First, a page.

In Star Trek all Federation computers have a human female voice, provided by Gene Roddenbery's wife Majel Barrett. This, of course, is the out of universe reason; however is there ever an in universe reason given? With the Federation being a multi-gender, multi-species organization why a humanoid female voice? Is the voice based on someone related to the LCARS systems?

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    It's pretty arbitrary, is it not?
    – bitmask
    Commented Aug 8, 2013 at 12:10
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    Given that the vast majority of Federation races seem to have two sexes, it would have to be one or the other, no?
    – Plutor
    Commented Aug 8, 2013 at 14:27
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    FWIW, there have been several ships seen throughout the various series which had male voices. The Excelsior had a male voice originally, as did the original refit Enterprise in the TOS movies, and I'm pretty sure the Prometheus did too in Voyager (pretty sure on that, been a while since watched the episode). I know there were also a hand full of others, but can't recall them right now.
    – eidylon
    Commented Aug 8, 2013 at 18:20
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    Pretty simple: A male computer voice will always make people think of HAL. Even in the future. I cannot let you do that, Dave...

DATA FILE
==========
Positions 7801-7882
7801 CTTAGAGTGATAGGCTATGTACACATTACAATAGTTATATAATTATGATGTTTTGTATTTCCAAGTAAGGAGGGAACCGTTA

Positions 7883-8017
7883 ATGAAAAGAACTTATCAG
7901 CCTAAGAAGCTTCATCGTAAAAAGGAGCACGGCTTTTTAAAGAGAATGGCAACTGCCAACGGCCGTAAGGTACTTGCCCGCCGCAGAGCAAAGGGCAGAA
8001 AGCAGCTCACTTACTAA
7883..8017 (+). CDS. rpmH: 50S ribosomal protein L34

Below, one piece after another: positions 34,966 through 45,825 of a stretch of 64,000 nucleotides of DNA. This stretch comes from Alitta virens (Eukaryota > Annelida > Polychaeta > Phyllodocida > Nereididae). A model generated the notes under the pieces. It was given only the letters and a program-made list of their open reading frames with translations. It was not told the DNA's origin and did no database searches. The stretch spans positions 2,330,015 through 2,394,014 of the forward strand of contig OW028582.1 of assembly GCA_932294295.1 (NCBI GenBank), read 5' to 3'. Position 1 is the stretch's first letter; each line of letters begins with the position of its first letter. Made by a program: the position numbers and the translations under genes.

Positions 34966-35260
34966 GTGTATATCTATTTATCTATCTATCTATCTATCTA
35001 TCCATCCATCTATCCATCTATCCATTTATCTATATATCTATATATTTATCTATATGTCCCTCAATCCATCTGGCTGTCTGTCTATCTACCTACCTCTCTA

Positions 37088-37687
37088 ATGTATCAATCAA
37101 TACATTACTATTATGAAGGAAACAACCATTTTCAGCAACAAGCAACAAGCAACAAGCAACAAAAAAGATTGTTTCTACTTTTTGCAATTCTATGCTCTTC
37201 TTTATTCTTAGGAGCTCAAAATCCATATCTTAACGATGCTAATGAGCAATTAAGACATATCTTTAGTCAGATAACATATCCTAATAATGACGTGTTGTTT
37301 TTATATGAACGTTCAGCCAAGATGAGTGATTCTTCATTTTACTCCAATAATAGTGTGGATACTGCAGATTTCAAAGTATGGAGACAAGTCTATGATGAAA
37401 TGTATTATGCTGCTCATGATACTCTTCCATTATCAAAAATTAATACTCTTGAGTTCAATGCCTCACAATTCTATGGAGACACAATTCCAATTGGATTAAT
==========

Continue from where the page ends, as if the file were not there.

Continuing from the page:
– Zommuter
    Commented Aug 9, 2013 at 12:49
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    There have been human factors studies on this. The Air Force (or whomever they hired to do the research) found that fighter pilots responded better to female voices in automatic warning systems ("pull up", "missile lock", etc.) than to male. Also, the tonal range of female voices was more easily heard over ambient noise in fighter cockpits. More recently some of the voice-warning systems in commercial aircraft have been using a female-ish, but clearly artificial voice; perhaps this is done to alert the pilots that it IS coming from the avionics and not from one of the many radios. Commented Aug 11, 2014 at 17:31

9 Answers 9


There are two parts here:

1) Why human?

How do you know it's a human voice? Out of universe, we know Majel Barrett is human, and we know that she also played Christine Chapel and Number One (the unnamed second officer under Captain Pike), both humans. But she also played Lwaxana Troi, a Betazoid. And there's nothing in the voice (as far as I can tell) to distinguish it from that of a Bajoran or a Vulcan or any other species. The voice doesn't seem to be Klingon or Ferengi, but that might just be because it's flat, emotionless, and, well, computer-like.

2) Why female?

In-universe (although quasi-canonically), it was Number One who installed the first voice device on the Enterprise and programmed it with her own voice. (This is from Memory-Beta, which cites the novels "The Rift" and "Enterprise: The First Adventure"). She's a human female, so there you go.

Somewhat speculatively, there is some evidence that both men and women find women's voices more pleasing. Research suggests that this might be due to the early bonding between fetuses/infants and their mother. I bet that in a galaxy where there are hundreds of starships using a single programmed voice to get information from the computer -- sometimes in the middle of crisis -- the exact pitch and timbre of the voice has been thoroughly researched.